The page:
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How Band protocol brings data to the Blockchain

While Blockchain technology represents a great way of transacting value without an intermediary and storing information in a tamper-proof way, life happens outside of a blockchain. This means that blockchain platforms that need information from the “real world” need a trustworthy data-source to receive information.

Oracles do exactly that. They provide a way for blockchains or smart contracts to interact with external data; they bring together on-chain transactions with off-chain data. They work both ways, inbound as well as outbound. Inbound oracles provide a blockchain with information on what happened externally, while outbound oracles report events on-chain to the outside world.

When looking at many DeFi liquidity pools, traders will notice that prices of assets often diverge from the prices at which the same assets trade in markets outside of the pool. This is mainly because ratios for liquidity pools are set, and there is no mechanism in place to report price feeds from outside markets.

Arguably, blockchain platforms could rely on a data provider such as Bloomberg for price information, but that would indeed defy the point of DeFi.

Decentralized on-chain oracles like BAND protocol solve the problem of relying on a central institution for data feeds while offering solutions that can be used across different blockchains. Band was launched in September 2019, initially on Ethereum but has since moved on to run on the Cosmos ecosystem. Band protocol is focusing on providing services to DeFi.

As outlined before, DeFi apps often need trustworthy and tamper-proof price feeds to work. However, applications can go well beyond simply price feeds if one considers the vast opportunity lying in prediction markets. With Band’s oracle, developers can access real-world data, including sports events, weather conditions or simply random numbers. Band protocol is bridging the gap between validators of transactions on-chain and things happening off-chain. The oracle provider makes it easy for developers to build their own oracles with WebAssembly and is working alongside other tech giants such as Google and Microsoft on defining standards for APIs as part of the OpenAPI initiative.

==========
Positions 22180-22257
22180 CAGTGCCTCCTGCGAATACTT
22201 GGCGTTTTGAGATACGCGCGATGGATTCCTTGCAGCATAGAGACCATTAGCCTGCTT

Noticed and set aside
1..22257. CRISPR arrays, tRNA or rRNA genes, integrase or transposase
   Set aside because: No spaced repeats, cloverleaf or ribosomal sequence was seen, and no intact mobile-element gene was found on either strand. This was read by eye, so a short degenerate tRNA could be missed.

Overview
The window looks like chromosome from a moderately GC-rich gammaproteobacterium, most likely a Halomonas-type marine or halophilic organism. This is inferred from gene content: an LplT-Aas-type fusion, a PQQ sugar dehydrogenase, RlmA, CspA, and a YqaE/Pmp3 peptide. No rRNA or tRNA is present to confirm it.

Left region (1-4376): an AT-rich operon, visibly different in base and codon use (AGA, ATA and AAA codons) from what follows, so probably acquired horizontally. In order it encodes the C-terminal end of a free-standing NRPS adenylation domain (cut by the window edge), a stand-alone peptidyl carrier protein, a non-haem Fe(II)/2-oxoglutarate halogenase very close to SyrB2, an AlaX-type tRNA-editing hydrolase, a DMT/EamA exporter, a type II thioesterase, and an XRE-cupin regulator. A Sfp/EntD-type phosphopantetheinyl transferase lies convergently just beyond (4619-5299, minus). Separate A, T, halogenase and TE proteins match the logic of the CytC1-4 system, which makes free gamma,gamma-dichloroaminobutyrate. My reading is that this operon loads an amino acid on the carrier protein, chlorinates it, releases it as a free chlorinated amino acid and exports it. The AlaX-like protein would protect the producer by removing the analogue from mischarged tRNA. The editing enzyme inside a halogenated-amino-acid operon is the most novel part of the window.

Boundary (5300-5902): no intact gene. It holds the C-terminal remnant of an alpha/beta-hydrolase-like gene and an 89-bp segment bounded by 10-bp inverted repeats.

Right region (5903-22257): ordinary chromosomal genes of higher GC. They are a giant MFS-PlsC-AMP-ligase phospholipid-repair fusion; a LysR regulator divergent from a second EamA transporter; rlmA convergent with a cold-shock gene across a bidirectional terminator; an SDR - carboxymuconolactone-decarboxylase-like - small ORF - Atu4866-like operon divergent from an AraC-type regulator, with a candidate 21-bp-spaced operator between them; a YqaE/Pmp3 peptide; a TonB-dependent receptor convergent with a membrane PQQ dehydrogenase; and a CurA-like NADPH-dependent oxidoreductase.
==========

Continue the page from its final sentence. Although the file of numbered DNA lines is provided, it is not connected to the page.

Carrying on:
APIs = Application Programming Interface, an interface that allows different software and hardware components to interact with each other. In crypto, exchanges will often offer APIs that allow traders to connect their own bots. This way traders can easily automate their trading and don’t have to go log-in to their exchange accounts to execute trades anymore.

The easiest way for the average user to interact with Band that doesn’t want to build a custom oracle is by using its native token: BAND. BAND is used to pay for transactions on the band platform, for governance and as a reward for validators. BAND can also be staked or be delegated to a validator to earn rewards. Unlike many cryptocurrency projects that will burn tokens to ensure their scarcity, Band is using an inflationary model on the token which is designed to gradually reduce the value. It might seem counterintuitive at first glance, but Band is using this model to encourage users to stake more tokens. The goal is to have 66% of all BAND staked at any point in time.

The annual inflation rate changes based on the target. For this year, the team behind Band is focusing on improving the core tech stack, integrating with more blockchain networks and growing their community. For the second half of 2021they’re planning to launch BandChain Phase 2 which will give more flexibility to data providers to monetize on their use of the band protocol.

While Chainlink remains the biggest provider of oracle services to the crypto-world so far, with more and more dApps looking for alternatives that aren’t built on the congested Ethereum Network, Band has a fair chance to capture more market in the near future.

BAND can now be traded against Bitcoin on Exchange.

You can learn more about BAND on their website.



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Naomi Oba

Naomi Oba


Writer in Crypto — passionate about financial education, blockchain, books, and food.